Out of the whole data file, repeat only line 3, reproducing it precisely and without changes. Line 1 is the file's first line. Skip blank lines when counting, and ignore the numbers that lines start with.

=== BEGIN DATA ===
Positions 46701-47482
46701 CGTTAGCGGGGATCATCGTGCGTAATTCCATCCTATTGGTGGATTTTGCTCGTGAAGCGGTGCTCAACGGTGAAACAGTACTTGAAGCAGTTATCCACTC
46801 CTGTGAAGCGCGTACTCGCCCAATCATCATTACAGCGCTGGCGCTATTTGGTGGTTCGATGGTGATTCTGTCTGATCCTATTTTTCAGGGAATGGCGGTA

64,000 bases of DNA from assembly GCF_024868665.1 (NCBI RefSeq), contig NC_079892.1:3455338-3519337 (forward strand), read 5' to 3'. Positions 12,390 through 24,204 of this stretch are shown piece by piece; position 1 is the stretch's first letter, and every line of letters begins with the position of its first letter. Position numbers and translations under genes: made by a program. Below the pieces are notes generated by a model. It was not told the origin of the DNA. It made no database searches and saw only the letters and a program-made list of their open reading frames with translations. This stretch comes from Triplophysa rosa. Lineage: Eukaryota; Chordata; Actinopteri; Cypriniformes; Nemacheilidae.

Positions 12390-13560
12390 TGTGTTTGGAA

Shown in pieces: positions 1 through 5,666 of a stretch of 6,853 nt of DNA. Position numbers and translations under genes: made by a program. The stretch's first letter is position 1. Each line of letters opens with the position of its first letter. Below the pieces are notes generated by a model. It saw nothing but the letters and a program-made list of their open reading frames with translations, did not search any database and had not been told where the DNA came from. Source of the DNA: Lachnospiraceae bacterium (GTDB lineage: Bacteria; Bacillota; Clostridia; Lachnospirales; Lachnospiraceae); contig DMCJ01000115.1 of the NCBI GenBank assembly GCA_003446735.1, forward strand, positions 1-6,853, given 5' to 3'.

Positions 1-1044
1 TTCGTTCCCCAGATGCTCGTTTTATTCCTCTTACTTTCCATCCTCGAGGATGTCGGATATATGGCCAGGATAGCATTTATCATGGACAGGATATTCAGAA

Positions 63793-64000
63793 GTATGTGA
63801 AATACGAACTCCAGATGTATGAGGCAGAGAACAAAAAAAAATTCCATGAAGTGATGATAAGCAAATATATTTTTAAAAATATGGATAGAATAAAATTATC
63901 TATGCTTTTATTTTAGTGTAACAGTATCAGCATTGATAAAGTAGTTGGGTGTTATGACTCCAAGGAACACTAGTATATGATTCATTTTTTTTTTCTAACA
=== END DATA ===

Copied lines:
46801 CTGTGAAGCGCGTACTCGCCCAATCATCATTACAGCGCTGGCGCTATTTGGTGGTTCGATGGTGATTCTGTCTGATCCTATTTTTCAGGGAATGGCGGTA